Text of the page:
Thoughts on Serve-Receive
My recent post on serve-receive initiated significant responses, directly or on various venues. The article aimed to encourage coaches to be creative in organizing serve-receive patterns. The straight 3-person pattern isn’t necessarily the best way to deal with the challenges of receiving a short or deep serve, which is statistically the most difficult for the passers to handle. In addition, for the young players, putting additional players in the pattern will reduce the territory for each passer, along with reducing specialization at the younger ages.
However, much of the discussion was not focused on reception patterns but on where the preferred platform/ball contact location is relative to the body. I used a photo to communicate the passer’s statistical performance relative to the location of the ball and the passer. (see below).
The photo is for statistical information only, with no intent to communicate where the preferred contact point should be for the passer. But, since there was some discussion, I thought it would be an excellent time to present my thoughts about what I value in serve-receive.
Various schools of thought exist relative to serve-receive and the preferred contact point to maximize accuracy and reduce reception errors. Some coaches like to receive at the body midline. I like midline passing for younger players because of the emphasis on moving the feet and getting their bodies behind the ball. The ability to move to the ball is essential at all levels. For younger players to understand the importance of movement skills is positive for their future development.
Some coaches want players to contact the ball outside their body, preferably off their left hip. Should a player misjudge the trajectory of the serve and the ball comes at the passer higher than anticipated, it is easier to manage the platform if the arms are outside the body. I also understand this approach to serve-receive, and there are definite positives to approaching the skill in this manner.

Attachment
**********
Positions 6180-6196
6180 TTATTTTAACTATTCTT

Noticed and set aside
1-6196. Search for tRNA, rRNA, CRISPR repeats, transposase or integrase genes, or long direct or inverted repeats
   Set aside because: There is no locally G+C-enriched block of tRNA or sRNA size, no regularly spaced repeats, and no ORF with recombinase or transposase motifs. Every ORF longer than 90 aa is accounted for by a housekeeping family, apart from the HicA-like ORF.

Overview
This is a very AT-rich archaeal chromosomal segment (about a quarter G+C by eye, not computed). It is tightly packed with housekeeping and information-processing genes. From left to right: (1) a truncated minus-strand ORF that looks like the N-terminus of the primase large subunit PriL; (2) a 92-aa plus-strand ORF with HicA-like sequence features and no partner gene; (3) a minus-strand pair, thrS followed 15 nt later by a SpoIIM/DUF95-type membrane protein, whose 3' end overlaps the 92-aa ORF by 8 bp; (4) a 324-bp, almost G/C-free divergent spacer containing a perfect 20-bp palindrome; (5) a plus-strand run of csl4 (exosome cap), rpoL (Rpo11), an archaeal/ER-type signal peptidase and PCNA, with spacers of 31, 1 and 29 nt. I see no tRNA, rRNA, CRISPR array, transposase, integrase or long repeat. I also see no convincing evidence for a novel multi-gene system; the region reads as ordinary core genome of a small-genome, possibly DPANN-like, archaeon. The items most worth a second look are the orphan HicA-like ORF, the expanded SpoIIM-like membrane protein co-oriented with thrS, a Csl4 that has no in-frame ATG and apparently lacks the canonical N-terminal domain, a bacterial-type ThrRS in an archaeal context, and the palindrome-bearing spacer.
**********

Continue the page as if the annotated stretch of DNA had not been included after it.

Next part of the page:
If the serve comes at a manageable speed and trajectory, I’m on board with the merits of the contact point at the midline or outside the body. The rationale for teaching either of these techniques is justified. It is just a matter of the philosophy of the coach. Generally, one becomes proficient at whatever they do the most.
In reality, passing is not a black-and-white skill. After dealing with the quality of serve at the U-18 World Championships for several years, it became very apparent to me that players must gain proficiency at reception from all contact points and angles. The velocity and location of the serve dictate the technique. As you see in the video below from the World Championships, the ball gets on the passer very fast (Egonu) or with lots of ball movement (Kastner).
When the ball travels from the server to the passer in one second or less, the preferred contact point by the passer (midline or hip) may not be an option. The passer must be adept at passing a ball outside the body, right or left, along with the high or low ball. All of these angles must be rehearsed in practice. If a coach only works receiving at the midline or left hip, the preferred contact area might not be an option when receiving a high-velocity serve. Consequently, the passer is forced to pass in a manner that has not been practiced. Serve-receive is a situational skill. The coach should rehearse as many situations as possible to sharpen the required foot movements and platform angles.
In no order of importance, I have listed several aspects of serve-receive I value.
The passer should face the incoming ball as long as possible. When receiving a deep serve, there will be occasions where the passer must rotate the hips and shoulders to put the platform on the ball (demonstrated later). However, sometimes a quick shuffle step back will give the passer a better passing posture and platform. Too often, on deep serves, the passer will lose posture, feet don’t move, and the arms swing wildly outside the body as the ball is deflected into the stands. In the video below, you’ll see the passer maintain posture, shuffle-step back, and have good balance and platform integrity when passing.
Gain comfort with moving while the ball is being passed. Most errors, especially with the younger players, occur when the passer stops moving their feet and lunges their platform at the ball. I want the upper body to be quiet and calm while the feet move. Too many young passers have those two items reversed-the feet don’t move, and the platform is swinging to the ball. The critical aspect of the clip below is the passer moves through the pass while the ball is on the platform.